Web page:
[tor-dev] Another Virtual Network Environment needs your I/O
yawning at schwanenlied.me
Sun Oct 18 18:31:12 UTC 2015
On Sun, 18 Oct 2015 19:20:47 +0200
Rob van der Hoeven <robvanderhoeven at ziggo.nl> wrote:
> I never adjust the size of the TCP window, that's correct. The code
> only sends an ACK for data that is *removed* from the buffer. If data
> is added to the buffer, the amount of data the TCP-client is allowed
> to send decreases. Eventually becoming zero if no data is removed at
Yeah. Since your receive window isn't ever sizable, and the interface
is rather reliable, this behavior is probably the simplest.
> > * I couldn't figure out how to get X apps to work at all.
> > (Eg: chromium fails with "Gtk: cannot open display: :0")
> Ah, your system probably uses an Abstract Unix Socket for
> communication with the X server. Abstract Unix Sockets are created
> inside a network namespace, and your X server socket lives inside the
> global network namespace. To solve this I have to write proxy code to
> create an X server socket inside the network namespace of the TCP
> client. Maybe you can temporarily solve the problem by binding your X
> server socket to a normal Unix socket? (filesystem Unix Sockets are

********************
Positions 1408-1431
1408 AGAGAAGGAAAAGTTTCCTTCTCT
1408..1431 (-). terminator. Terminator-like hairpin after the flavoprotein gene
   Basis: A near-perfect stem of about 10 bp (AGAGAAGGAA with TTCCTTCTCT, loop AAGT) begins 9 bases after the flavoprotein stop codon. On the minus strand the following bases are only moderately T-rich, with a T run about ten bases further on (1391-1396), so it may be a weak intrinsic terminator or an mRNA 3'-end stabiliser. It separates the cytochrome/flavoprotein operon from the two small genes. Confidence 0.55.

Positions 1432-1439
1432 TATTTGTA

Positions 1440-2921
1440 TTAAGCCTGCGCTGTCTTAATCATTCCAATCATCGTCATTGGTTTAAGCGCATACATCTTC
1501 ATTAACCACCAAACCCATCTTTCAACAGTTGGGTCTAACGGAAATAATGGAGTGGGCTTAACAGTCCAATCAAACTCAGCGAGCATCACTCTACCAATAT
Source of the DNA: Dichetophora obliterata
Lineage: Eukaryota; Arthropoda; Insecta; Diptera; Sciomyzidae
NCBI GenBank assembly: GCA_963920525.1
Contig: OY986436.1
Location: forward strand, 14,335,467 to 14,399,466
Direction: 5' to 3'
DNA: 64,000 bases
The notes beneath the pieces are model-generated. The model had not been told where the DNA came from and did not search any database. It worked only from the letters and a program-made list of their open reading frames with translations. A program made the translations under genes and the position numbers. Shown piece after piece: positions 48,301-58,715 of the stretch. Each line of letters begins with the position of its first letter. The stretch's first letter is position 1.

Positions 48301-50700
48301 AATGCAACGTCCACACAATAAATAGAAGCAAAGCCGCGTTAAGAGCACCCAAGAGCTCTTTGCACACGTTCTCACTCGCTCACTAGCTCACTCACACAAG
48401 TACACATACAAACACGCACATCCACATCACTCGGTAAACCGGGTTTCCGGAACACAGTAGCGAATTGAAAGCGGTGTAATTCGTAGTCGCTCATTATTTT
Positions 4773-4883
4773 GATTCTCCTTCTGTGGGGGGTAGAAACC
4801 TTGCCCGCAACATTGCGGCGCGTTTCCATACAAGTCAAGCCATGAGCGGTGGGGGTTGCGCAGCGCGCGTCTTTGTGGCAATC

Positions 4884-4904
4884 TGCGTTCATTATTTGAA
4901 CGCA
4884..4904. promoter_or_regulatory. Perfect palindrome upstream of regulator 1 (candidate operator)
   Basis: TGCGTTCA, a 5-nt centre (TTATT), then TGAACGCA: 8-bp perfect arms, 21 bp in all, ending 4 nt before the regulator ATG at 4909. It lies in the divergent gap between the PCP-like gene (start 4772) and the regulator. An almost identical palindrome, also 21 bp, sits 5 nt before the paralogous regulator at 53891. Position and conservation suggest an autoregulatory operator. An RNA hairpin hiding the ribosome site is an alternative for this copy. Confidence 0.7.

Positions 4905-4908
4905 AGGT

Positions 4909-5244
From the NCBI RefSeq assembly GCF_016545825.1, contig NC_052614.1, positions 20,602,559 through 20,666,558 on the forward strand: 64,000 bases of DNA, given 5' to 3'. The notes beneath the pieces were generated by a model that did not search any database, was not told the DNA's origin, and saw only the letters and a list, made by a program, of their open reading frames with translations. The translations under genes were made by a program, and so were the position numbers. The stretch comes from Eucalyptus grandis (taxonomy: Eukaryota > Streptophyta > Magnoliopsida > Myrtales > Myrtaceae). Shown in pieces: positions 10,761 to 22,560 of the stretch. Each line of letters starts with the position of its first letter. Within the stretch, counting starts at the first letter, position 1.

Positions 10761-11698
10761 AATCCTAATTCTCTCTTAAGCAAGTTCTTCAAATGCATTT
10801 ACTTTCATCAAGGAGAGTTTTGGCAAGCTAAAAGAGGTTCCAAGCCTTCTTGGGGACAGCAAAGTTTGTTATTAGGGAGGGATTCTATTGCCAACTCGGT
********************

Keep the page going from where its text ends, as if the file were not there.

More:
> not network namespace aware).
> What OS (name+version) are you using? I'm using Debian Wheezy which
> does not have this problem.
Arch. It's a rolling release system, and it's up to date-ish. It's
not a big deal at the moment...
> > * There should be documentation that this requires a minimum of
> > CAP_SYS_ADMIN (for the various unshare() calls) and
> > CAP_NET_ADMIN (to bring the tun interface up).
> AVNE is a suid program at the moment. To do the privileged calls the
> program runs (for a while) with root privileges.
Oh, well. Using setcap and granting the relevant capabilities also
works, though dropping the capabilities requires a bit more work. The
elevated capabilities aren't persisted across exec() at least so the
child side handling is easy.
> I'm going to move to Debian Jessie. This version has a newer kernel
> that supports user namespaces. As I understand it (have not played
> with user namespaces), these can be used to create programs that can
> have full privileges inside the user namespace without having full
> privileges themselves. No more suid needed. The downside is that user
> namespaces are only available for kernels with versions >= 3.8
Well. Debian requires enabling it by writing to proc (they have a patch
for this). Arch flat out doesn't include support for that in the
vanilla kernel (https://bugs.archlinux.org/task/36969?project=1), ditto
anyone using grsec.
It's probably not that much code to support user namespaces, running
with just the required capabilities, and running as suid root in the
same code base.
> > * The config file load/parse routine has a trivially exploitable
> > buffer overflow.
> The final config file will be owned by root and stored in /etc.
Ah I see (I assume/hope you'll fix this anyway).
(Will there also ever be an option for configuring a different tun
Neat project. I'll be looking forward to subsequent releases, since
this is slick, and I think a better approach than torsocks once it
matures a bit.
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